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oracle

[ awr-uh-kuhl, or- ]
/ ˈɔr ə kəl, ˈɒr- /
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noun
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Origin of oracle

First recorded in 1350–1400; Middle English, from Old French, from Latin ōrāculum, equivalent to ōrā(re) “to plead” + -culum diminutive noun suffix; see oration, -cle2

WORDS THAT MAY BE CONFUSED WITH oracle

auricle, oracle

Words nearby oracle

Dictionary.com Unabridged Based on the Random House Unabridged Dictionary, © Random House, Inc. 2022

How to use oracle in a sentence

British Dictionary definitions for oracle

oracle
/ (ˈɒrəkəl) /

noun
a prophecy, often obscure or allegorical, revealed through the medium of a priest or priestess at the shrine of a god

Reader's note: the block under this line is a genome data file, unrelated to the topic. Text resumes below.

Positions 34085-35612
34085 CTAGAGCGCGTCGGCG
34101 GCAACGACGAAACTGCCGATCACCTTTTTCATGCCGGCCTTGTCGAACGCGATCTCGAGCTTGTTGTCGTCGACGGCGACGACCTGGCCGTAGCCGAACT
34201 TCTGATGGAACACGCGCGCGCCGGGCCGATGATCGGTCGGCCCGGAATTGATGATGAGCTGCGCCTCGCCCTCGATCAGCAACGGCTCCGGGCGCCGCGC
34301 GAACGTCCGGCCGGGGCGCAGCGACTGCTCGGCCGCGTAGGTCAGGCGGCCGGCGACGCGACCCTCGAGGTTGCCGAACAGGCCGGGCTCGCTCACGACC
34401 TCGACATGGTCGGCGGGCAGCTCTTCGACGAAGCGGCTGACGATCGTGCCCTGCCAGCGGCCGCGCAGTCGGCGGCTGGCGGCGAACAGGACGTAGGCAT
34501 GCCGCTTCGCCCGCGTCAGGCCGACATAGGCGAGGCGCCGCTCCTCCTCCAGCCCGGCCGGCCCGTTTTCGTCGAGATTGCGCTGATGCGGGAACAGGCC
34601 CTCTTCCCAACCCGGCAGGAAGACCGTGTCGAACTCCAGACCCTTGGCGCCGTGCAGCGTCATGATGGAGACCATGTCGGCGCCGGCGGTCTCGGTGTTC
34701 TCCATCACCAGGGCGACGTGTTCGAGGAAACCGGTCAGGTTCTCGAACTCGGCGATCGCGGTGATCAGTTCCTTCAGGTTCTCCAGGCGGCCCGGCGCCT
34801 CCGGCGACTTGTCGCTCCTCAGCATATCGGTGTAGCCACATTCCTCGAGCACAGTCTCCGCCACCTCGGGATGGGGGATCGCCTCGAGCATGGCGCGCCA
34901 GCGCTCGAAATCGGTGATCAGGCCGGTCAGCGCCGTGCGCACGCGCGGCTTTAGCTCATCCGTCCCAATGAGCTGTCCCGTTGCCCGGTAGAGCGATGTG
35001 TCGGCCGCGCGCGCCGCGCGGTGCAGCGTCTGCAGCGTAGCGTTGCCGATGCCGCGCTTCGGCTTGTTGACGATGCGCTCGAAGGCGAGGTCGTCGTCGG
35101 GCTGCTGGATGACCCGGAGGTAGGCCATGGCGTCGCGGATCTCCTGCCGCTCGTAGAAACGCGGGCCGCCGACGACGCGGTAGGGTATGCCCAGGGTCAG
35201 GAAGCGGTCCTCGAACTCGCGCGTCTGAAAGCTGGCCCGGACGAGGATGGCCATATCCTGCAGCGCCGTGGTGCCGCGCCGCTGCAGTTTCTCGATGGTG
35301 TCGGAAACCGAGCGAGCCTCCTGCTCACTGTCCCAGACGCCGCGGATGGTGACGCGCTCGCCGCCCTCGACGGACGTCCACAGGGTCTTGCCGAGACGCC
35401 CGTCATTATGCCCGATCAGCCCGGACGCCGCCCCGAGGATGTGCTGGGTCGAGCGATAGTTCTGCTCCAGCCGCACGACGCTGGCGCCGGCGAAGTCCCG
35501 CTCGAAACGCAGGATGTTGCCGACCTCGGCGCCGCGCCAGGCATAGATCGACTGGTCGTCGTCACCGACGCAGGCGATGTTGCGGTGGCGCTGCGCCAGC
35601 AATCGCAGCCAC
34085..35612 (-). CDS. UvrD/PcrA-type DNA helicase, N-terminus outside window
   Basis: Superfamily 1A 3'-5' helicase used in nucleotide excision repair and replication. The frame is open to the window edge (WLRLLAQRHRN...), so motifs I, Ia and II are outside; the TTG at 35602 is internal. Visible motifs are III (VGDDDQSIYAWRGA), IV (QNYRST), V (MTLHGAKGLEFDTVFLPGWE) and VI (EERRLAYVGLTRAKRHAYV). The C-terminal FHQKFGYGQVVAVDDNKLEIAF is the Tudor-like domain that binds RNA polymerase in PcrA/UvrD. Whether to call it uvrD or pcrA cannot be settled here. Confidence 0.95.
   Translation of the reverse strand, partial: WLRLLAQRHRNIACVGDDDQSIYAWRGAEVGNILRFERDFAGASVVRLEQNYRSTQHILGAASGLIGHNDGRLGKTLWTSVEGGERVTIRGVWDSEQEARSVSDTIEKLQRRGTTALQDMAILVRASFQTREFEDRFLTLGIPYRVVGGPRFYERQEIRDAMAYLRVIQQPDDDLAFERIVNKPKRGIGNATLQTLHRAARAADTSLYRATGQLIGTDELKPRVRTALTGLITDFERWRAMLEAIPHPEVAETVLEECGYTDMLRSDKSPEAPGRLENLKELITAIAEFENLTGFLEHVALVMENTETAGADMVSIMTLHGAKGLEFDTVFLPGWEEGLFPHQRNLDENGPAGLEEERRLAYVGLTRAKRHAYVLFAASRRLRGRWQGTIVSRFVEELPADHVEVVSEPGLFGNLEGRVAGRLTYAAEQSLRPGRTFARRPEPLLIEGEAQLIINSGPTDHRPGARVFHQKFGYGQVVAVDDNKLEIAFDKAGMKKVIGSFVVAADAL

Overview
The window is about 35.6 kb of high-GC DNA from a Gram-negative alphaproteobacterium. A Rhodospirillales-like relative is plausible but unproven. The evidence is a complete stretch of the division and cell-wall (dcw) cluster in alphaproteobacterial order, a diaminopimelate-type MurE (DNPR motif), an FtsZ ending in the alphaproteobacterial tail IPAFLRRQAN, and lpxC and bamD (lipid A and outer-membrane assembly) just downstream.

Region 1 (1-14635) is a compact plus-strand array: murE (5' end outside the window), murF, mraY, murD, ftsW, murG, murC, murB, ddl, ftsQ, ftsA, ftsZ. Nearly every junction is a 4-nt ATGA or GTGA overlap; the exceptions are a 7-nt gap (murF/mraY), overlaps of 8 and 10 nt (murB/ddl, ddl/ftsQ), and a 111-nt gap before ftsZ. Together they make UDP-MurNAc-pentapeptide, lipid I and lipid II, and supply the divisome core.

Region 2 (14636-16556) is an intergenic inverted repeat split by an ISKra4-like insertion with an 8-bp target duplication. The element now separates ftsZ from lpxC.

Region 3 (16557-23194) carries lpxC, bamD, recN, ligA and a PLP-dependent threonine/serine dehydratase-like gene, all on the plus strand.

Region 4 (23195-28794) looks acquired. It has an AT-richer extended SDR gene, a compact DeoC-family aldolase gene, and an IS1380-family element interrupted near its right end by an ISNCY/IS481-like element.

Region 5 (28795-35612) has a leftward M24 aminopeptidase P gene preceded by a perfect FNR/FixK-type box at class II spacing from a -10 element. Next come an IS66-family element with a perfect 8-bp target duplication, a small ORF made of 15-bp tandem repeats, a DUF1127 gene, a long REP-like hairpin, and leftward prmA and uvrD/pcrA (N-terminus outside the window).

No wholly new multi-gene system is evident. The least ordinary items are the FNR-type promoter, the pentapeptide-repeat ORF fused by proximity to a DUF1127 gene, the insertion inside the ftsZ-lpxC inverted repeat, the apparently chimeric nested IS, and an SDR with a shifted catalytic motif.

a shrine at which an oracular god is consulted
an agency through which a prophecy is transmitted
any person or thing believed to indicate future action with infallible authority
a statement believed to be infallible and authoritative
Bible
  1. a message from God
  2. the holy of holies in the Israelite temple
See also oracles

Word Origin for oracle

C14: via Old French from Latin ōrāculum, from ōrāre to request
Collins English Dictionary - Complete & Unabridged 2012 Digital Edition © William Collins Sons & Co. Ltd. 1979, 1986 © HarperCollins Publishers 1998, 2000, 2003, 2005, 2006, 2007, 2009, 2012
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